This book collects together early maps of Lincoln, and demonstrates their importance in describing the changing geography of this historic city, and also the development of cartography and its increasing application of scientific techniques for improved accuracy and precision. Speed published the earliest surviving map of the area in 1610; his work was followed in 1722 by that of William Stukeley, whose map concentrates on historical features. The nineteenth century saw Lincoln mapped a number of times, by William Marrat (1814-17) and shortly afterwards by James Sandby Padley and the Ordnance Survey. It was the electoral reforms of the 1830s that drove the next map-makers to define ward and parish boundaries, the details of which required a larger scale than previous works. Then in 1842 Padley published his remarkable Large Map of Lincoln. The collection ends with the OS map of 1920, a detailed record of the city scaled at six inches to the mile, where modern Lincoln is clearly visible.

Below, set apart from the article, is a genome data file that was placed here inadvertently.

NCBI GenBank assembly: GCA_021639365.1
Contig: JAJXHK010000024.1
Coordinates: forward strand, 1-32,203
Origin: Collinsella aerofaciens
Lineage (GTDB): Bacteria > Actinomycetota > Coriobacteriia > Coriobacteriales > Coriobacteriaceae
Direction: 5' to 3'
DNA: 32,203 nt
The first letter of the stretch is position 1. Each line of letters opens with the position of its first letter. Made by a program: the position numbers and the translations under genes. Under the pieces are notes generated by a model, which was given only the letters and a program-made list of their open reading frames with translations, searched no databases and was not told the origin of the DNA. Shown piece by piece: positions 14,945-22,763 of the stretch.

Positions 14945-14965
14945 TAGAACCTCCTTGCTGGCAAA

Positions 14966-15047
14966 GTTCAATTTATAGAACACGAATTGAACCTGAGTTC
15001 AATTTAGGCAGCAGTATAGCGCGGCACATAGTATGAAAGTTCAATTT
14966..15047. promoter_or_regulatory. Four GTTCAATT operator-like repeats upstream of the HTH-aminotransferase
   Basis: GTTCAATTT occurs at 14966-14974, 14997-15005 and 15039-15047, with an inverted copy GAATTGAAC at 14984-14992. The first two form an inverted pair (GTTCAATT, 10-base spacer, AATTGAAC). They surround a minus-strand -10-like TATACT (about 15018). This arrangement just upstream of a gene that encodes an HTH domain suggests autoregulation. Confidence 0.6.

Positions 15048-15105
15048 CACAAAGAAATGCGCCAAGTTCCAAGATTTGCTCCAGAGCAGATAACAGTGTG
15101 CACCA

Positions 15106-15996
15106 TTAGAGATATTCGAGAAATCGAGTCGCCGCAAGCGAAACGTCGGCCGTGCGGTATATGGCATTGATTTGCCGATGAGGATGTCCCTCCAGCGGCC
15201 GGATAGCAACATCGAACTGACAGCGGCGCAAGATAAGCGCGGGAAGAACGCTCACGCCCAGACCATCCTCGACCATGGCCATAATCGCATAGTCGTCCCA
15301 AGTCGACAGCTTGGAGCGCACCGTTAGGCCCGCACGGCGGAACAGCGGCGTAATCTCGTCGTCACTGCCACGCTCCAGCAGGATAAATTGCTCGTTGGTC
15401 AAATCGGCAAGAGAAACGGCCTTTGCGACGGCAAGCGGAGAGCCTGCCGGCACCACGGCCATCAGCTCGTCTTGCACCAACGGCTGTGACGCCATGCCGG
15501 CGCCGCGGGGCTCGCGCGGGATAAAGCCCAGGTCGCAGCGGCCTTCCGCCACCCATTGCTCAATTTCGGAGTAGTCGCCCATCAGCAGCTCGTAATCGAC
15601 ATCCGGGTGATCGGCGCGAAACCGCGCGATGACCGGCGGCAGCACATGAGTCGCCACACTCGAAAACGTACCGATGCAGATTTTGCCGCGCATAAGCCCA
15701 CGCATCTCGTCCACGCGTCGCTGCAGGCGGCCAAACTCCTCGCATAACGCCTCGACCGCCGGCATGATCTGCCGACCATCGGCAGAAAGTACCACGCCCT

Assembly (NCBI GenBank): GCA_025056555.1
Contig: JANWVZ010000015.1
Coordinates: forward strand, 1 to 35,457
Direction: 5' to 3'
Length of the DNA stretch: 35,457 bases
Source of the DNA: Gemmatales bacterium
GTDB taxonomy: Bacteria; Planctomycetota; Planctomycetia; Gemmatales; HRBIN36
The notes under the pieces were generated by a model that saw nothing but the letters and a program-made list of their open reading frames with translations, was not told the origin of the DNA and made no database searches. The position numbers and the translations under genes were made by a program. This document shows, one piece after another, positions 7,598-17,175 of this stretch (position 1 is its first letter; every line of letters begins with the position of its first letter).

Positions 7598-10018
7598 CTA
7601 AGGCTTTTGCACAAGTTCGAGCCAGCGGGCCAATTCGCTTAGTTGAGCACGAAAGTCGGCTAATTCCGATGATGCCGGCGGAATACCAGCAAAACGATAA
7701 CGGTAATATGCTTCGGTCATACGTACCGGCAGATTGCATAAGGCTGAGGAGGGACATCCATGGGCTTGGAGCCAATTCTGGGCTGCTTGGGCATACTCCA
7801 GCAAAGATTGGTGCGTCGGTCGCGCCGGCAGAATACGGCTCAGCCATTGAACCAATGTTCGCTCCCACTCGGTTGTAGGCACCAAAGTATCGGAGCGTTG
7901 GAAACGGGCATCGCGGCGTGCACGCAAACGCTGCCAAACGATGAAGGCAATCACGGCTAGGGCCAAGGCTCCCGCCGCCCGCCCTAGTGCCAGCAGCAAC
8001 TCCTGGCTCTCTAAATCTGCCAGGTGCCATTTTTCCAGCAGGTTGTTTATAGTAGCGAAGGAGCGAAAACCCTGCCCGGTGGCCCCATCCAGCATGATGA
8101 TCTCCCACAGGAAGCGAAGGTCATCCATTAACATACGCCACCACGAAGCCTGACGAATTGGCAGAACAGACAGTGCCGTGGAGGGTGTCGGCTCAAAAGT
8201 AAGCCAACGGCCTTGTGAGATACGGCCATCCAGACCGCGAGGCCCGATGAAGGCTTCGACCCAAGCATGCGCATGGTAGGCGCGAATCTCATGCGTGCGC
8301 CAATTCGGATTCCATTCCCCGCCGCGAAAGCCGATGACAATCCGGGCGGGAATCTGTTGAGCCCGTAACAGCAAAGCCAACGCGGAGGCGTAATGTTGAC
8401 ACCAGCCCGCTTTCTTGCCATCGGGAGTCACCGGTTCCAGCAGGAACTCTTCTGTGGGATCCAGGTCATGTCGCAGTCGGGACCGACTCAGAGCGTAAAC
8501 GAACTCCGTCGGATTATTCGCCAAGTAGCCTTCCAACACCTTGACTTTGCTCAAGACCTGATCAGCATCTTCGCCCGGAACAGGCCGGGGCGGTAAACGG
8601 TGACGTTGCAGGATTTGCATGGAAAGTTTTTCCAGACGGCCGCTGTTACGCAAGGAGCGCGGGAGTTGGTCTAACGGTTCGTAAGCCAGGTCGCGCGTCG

Publisher: Boydell & Brewer Ltd
Number of pages: 128
Weight: 1016 g
Dimensions: 325 x 235 x 16 mm
The chief glory of this book is the section which reproduces thirteen plans of the city in high-quality colour. [.] A useful resource for the academic scholar and anyone with an interest in the history of the city. EAST MIDLAND HISTORIAN A delight.. The maps are superbly produced and, like any old map, deserve close study with a magnifying glass. [Lincoln] Record Society is to be congratulated on publishing such a fine volume. ARCHIVES This collection provides the reader with all the detailed information of the city in the nineteenth century that can possibly be mapped. It provides a model which other county record societies might well follow. THE LOCAL HISTORIAN
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